Dollars and Sense | The EveryGirl’s Guide to Investing

I enjoy spending time with my brother more than with most people for the following reasons:

  1. When someone has known you for your entire life, you never have to be anything other than who you are.
  2. He is incredibly easy to get along with, most of the time.
  3. He knows more about investing and financial matters than anyone I know.

David was the one who got me started investing. He picked out a fund in which he thought I should invest and fronted me the capital for the initial buy in (which I am paying back, haters). The last time he was in Afghanistan, he sent me a long email detailing the plan, the repayment schedule, and giving me all kinds of data to support his recommendation.

My thoughts were in this exact order:

  1. Ooo! An email from David!
  2. Whoa, that’s a lot of words.
  3. If he thinks I’m gonna let him give me…no, wait…repayment, cool.
  4. Well, if he thinks it’s a good idea and is willing to front his own money to do it…

Each month, an automatic transfer takes $50 out of my checking account and deposits it into a Mutual Fund. It is a medium risk fund and even during the Great Recession of 2008 when a lot of people lost a lot of money, it continued to grow, though slowly for a bit. It has since picked up steam.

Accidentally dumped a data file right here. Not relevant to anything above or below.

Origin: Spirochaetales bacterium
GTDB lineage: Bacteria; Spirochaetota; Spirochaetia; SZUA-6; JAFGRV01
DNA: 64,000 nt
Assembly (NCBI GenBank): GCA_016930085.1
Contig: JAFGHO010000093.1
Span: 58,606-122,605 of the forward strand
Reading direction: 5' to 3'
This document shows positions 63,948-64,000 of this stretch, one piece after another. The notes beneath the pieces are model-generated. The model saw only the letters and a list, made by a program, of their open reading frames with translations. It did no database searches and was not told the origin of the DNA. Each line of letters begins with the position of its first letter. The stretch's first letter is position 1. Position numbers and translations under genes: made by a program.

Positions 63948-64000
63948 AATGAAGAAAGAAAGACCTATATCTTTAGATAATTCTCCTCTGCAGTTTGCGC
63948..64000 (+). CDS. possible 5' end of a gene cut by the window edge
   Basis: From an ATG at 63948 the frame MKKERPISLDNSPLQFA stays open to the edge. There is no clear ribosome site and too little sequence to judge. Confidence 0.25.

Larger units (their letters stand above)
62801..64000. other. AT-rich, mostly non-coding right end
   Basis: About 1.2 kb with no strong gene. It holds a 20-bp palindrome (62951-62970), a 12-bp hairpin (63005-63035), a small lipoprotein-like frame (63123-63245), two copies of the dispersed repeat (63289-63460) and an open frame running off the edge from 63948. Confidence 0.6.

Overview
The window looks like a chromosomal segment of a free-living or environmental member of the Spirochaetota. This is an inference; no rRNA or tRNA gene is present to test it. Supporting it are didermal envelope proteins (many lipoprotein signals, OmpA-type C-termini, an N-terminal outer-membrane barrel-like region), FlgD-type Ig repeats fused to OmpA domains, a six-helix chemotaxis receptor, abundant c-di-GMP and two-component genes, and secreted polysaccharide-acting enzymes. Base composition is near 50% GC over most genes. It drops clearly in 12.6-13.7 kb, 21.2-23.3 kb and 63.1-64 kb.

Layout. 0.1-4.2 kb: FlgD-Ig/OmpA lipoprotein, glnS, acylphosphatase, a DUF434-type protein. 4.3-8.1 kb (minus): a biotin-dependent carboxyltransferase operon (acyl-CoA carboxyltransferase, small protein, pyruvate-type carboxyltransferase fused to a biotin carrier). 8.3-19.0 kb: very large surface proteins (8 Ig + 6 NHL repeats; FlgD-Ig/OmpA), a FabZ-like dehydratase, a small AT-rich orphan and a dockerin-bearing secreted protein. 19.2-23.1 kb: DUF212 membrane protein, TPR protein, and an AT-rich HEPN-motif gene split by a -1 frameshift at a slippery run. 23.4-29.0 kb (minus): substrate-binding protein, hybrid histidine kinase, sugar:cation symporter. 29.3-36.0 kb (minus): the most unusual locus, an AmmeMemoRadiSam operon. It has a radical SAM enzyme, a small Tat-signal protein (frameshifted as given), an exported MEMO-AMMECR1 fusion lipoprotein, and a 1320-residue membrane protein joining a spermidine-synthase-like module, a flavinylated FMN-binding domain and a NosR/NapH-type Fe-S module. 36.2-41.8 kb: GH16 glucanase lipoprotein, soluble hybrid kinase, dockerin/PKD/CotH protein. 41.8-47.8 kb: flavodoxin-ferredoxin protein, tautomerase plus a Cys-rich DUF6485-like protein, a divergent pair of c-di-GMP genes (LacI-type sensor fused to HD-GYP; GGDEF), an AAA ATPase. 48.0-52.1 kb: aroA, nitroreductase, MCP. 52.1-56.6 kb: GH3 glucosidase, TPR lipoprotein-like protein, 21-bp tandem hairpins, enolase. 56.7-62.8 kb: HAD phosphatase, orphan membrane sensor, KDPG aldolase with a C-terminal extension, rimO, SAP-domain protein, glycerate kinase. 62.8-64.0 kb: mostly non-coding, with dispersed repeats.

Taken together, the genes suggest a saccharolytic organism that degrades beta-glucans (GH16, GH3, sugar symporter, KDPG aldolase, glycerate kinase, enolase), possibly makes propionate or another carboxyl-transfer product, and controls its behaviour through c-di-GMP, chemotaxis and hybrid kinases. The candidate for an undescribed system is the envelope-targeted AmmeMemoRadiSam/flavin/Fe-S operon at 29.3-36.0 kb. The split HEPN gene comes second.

This is literally everything I know about the fund. I wish I was kidding.

I’m an intelligent person and I love spreadsheets, but when it comes to investments and planning for my future, I get the same look on my face that my beloved Labrador Retriever, Littleman, used to get when I’d speak to him in French.

DSCN0523 (500x375)

miss this sweet boy.

Why yes, Simone, I hear you and I’m sure you’re right, though I have no earthly clue what you’re saying, as I am a dog.

Here’s what I do know: starting early is key. Remembering that I know almost nothing about investing, let’s run a few numbers, shall we?

If you invest $50 per month ($600 per year) in a fund making 8% compounded annually, starting at age 25, you’ll have $111,661.29 at age 60. If you wait ten years, and start that fund at age 35, you’ll end up with $51,810.46. Less than half. LESS THAN HALF. See?

These numbers imply that your 25-year-old salary is the best you’re ever going to do, ignores the initial deposit, and assumes that you’ll never be able to contribute more than $50, which isn’t likely. At least, I hope not. So my recommendation is this: start now. Contribute whatever you can, but make it a priority. Find someone knowledgeable and seek their council. And for goodness sake, don’t ask me for advice.

I have David for that.

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